Death rates from conditions such as heart disease and cancer appear to be declining, while those from others, such as Alzheimer’s disease and Parkinson’s disease, have risen slightly.
The report, released by the government’s National Center for Health Statistics, is based on more than 2.4 million death certificates issued in 2003, the latest year for which figures are available. The number represents about 93% of all certificates.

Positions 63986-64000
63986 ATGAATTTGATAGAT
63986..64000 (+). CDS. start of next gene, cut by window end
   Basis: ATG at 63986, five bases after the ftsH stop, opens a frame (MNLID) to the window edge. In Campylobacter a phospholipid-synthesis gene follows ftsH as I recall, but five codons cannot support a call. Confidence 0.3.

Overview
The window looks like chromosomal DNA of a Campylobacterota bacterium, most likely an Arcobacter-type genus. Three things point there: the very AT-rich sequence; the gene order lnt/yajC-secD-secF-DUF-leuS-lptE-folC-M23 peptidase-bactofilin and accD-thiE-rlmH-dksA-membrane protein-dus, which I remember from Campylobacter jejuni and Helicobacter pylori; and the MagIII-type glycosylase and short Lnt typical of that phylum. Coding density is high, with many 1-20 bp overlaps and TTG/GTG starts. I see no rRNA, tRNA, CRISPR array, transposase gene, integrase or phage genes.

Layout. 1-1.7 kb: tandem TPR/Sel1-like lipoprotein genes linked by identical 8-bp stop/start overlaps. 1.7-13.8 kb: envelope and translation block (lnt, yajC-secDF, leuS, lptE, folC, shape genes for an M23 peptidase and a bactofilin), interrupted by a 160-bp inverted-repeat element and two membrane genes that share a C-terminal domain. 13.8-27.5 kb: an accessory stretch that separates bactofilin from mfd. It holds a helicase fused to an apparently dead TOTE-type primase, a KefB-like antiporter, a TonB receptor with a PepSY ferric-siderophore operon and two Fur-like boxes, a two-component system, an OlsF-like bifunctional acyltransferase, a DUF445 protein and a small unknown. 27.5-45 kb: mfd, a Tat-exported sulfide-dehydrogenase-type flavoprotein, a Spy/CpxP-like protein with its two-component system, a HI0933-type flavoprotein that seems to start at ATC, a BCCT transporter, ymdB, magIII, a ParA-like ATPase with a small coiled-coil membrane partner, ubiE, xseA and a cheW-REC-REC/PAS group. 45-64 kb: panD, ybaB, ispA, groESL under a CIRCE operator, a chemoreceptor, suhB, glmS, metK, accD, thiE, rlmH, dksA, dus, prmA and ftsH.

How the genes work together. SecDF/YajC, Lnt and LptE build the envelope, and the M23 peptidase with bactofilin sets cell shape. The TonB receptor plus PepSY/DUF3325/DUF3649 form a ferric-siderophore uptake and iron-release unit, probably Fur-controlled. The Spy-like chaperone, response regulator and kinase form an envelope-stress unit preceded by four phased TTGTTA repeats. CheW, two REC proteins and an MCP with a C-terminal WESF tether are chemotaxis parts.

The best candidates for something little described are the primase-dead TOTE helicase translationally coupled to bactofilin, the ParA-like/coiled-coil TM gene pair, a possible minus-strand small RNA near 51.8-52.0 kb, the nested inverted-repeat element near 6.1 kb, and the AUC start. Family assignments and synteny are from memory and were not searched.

The statistics revealed that life expectancy had increased by nearly four months from the 2002 figure of 77.3 years.
The gap between women and men narrowed slightly, from 5.4 years in 2002 to 5.3 years in 2003, continuing an equalizing trend that has been observed since 1979.
The report did not reveal the reasons for mortality changes, said Bob Anderson, chief of the center’s mortality statistics branch, who oversaw the study.